Q.        I currently own and operate a CON-authorized piece of imaging

            equipment (i.e., MRI, CT, etc.) and I need to replace it. Do I need to

            go through the CON process?

 

A.       No.  There is no longer a CON Waiver process. However, once you replace the imaging equipment, you must notify OHCA of the equipment being replaced and include the replaced equipment’s CON authorization Docket or Determination Report number, state how the replaced imaging equipment was disposed of and the type, make and model of the new imaging equipment.

 

Q.        Do I need a CON to establish a new outpatient rehabilitation facility or add rehabilitation services to a facility?

 

A.       No.

 

Q.        Is a CON required for the establishment of a new licensed health care facility?

 

A.       Yes.  Prior to establishing a new health care facility, as defined in General Statutes § 19a-630 (10), the facility must obtain a CON pursuant to General Statutes § 19a-638 (a) (1).  If the health care facility requires a license but does not meet the definition of health care facility under § 19a-630 (10), a CON is not required. For example, facilities that are licensed as an outpatient clinic offering only primary care do not fall under the definition of health care facility.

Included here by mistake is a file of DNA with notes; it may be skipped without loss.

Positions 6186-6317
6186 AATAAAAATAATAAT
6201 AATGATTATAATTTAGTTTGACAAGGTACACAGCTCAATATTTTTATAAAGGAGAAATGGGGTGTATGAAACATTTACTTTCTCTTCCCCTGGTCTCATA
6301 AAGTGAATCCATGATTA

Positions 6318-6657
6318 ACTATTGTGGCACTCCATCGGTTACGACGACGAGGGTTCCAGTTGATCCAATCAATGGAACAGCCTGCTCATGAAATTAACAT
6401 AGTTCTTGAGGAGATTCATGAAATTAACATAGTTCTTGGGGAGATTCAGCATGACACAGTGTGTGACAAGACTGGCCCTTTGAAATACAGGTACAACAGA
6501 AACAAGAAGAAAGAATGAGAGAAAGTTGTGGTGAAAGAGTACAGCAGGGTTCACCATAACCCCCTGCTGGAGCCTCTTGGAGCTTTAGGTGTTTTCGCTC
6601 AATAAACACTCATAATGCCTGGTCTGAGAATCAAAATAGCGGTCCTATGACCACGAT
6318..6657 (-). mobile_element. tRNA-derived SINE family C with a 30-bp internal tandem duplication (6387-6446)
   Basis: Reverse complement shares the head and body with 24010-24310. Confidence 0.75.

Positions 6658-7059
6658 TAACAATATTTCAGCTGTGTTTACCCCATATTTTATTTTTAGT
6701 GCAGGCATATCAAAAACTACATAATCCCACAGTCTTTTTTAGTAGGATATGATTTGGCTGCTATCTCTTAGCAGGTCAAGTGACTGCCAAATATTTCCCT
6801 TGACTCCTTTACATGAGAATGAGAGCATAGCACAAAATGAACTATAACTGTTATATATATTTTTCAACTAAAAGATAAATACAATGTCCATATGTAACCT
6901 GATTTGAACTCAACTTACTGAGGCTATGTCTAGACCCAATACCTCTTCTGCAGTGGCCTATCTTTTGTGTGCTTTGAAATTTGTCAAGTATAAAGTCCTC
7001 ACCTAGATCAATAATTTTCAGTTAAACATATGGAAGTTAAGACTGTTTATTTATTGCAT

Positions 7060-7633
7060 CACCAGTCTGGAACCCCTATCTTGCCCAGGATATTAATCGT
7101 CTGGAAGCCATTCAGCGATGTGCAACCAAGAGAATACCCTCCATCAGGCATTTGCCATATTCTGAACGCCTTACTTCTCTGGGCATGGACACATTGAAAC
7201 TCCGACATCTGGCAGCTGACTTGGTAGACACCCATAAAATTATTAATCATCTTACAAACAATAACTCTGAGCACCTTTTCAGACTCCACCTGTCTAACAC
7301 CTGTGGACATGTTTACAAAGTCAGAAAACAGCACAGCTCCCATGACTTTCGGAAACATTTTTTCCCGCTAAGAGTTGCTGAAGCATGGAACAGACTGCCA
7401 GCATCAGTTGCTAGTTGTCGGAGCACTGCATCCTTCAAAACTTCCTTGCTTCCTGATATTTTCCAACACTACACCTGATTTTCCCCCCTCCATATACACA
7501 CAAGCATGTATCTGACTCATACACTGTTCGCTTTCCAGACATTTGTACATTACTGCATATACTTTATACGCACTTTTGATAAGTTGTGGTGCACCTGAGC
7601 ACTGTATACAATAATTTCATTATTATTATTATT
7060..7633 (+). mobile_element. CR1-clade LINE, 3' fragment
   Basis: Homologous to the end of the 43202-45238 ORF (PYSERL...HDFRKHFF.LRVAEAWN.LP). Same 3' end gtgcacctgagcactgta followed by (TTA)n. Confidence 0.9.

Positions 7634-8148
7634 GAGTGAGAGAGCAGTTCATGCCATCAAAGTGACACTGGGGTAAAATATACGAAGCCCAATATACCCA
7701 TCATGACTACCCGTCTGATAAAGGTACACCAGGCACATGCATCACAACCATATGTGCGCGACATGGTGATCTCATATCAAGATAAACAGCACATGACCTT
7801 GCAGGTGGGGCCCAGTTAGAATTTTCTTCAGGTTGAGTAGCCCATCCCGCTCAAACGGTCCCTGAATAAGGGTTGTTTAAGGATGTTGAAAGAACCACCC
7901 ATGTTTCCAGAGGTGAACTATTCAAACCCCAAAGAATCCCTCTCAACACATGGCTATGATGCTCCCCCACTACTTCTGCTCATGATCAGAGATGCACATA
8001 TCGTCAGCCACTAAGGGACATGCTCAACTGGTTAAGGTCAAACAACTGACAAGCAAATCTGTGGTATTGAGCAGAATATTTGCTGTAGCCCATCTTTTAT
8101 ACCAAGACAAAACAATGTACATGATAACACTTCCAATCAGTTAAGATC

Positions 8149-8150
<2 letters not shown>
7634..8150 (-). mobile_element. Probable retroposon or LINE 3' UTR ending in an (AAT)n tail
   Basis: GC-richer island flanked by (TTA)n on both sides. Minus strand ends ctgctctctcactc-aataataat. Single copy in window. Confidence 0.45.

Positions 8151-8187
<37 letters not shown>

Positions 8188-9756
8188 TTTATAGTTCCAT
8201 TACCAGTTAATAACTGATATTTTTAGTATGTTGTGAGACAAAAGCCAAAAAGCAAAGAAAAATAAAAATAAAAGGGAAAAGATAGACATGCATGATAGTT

Q.        Is a CON required for a transfer of ownership?

 

A.       It depends on the type of transfer of ownership. Change in control of a

          health care facility will require a CON process. To be sure if a transfer of

          ownership requires a CON, complete a CON Determination Form from